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Community living: Using condominium employee for private work unwise

Using employees for private work unwise

Q: Some of our condominium residents have been paying one condominium employee, a janitor, to do repairs in their units after hours. I remember that you once said that it was not recommended to do that. Can you remind me why?

A: No employee should enter a home or unit without specific reasons and if the employee is not engaged in association business during hours; it opens up too much liability and hard-to-control unauthorized entry.

From my past observations: In one case, an employee was accused of stealing valuables that resulted in a claim of several thousands of dollars that the association's insurance had to pay. In another example, the employee was injured and filed a workers' compensation claim for the work done after hours. One owner asked the employee to repair a toilet. This resulted in the employee taking the association's parts and tools. He misappropriated parts to make the repairs and then had the owner pay him for the stolen parts. Shortly after, the toilet leaked and the owner had water damage and sued the association for the faulty work. In most cases, the employee is neither licensed nor insured. Owners accept that it is easy to use employees, but often something goes wrong, resulting in lawsuits.

Jurisdiction over parking matters

Q: Can the board vote to eliminate or change a rule or regulation or must the owners approve changes? At our last meeting the board voted to eliminate a long-standing rule that all owners' cars needed a decal and all visitors needed a guest pass. Owners at the meeting voiced strong opinions to keep the pass, but the board voted to eliminate the decal. Was this their right?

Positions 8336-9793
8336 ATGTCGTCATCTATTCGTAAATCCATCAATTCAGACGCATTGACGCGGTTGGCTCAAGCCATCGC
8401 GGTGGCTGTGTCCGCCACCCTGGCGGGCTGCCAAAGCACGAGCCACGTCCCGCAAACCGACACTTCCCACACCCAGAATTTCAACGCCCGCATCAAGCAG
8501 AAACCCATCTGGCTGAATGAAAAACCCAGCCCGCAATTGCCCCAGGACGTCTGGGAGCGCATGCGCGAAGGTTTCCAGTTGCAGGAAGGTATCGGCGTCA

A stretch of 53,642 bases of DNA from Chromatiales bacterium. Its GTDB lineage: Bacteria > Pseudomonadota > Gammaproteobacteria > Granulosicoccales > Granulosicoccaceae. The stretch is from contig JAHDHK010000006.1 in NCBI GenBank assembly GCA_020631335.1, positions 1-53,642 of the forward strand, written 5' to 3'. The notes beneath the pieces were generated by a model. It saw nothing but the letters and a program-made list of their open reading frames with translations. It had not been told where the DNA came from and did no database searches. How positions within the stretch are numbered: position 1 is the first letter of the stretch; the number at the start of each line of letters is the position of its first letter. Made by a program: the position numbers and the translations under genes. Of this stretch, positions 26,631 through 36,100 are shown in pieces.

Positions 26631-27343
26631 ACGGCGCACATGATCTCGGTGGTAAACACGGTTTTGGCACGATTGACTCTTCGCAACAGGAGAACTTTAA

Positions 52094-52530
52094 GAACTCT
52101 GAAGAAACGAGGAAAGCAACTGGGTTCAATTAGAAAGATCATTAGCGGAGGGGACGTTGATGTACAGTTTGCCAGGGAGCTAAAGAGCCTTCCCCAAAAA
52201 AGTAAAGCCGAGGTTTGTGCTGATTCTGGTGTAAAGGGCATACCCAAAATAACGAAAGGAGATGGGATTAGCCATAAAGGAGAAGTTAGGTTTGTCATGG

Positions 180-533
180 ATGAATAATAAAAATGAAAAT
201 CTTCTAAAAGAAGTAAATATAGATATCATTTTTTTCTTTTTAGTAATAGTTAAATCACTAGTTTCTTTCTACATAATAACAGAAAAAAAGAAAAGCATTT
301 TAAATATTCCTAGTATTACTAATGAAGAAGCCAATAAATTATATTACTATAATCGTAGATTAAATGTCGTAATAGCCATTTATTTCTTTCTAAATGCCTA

A: Most rule changes would require approval of the members. However, the situation you describe is a board's decision, in my opinion. One reason would be the cost to administer the decal program. Such a program may not be effective to restrict unauthorized vehicles. The board may have discovered that they have no powers to enforce the program. Many associations have found that decals flag the vehicle in a way that criminals can use.

I suggest that you write the board and ask why they want to end the decal program. You may find that the program is not working to secure the community.

Board typically can buy, rent, sell units

Q: I reside in an adult condominium community. During these economic times our condominium has had its share of delinquencies, foreclosures and bankruptcies. At a recent board meeting, it was announced that the board had purchased one of the units at auction. The board was prepared to fix up the unit for rental. But owners in our condominium cannot rent without board approval. Can the board of directors do this?

A: You would need to read the articles as part of your documents. Normally the articles allow the board to buy, rent and sell property. In addition, FS 718.111(7) allows the association to acquire title to property for the benefit of the members. Many times my column urges boards to take fast action with delinquent accounts and in most situations attempt to acquire title to these delinquent units. The ultimate goal is to have the property generate income or start paying fees. It sounds as if the board is trying to follow my advice.

Richard White is a licensed community associations manager. Write to him at 6039 Cypress Gardens Blvd., No. 201, Winter Haven, FL 33884-4115. Please include your name and city.


Community living: Using condominium employee for private work unwise 09/03/11 [Last modified: Saturday, September 3, 2011 4:31am]
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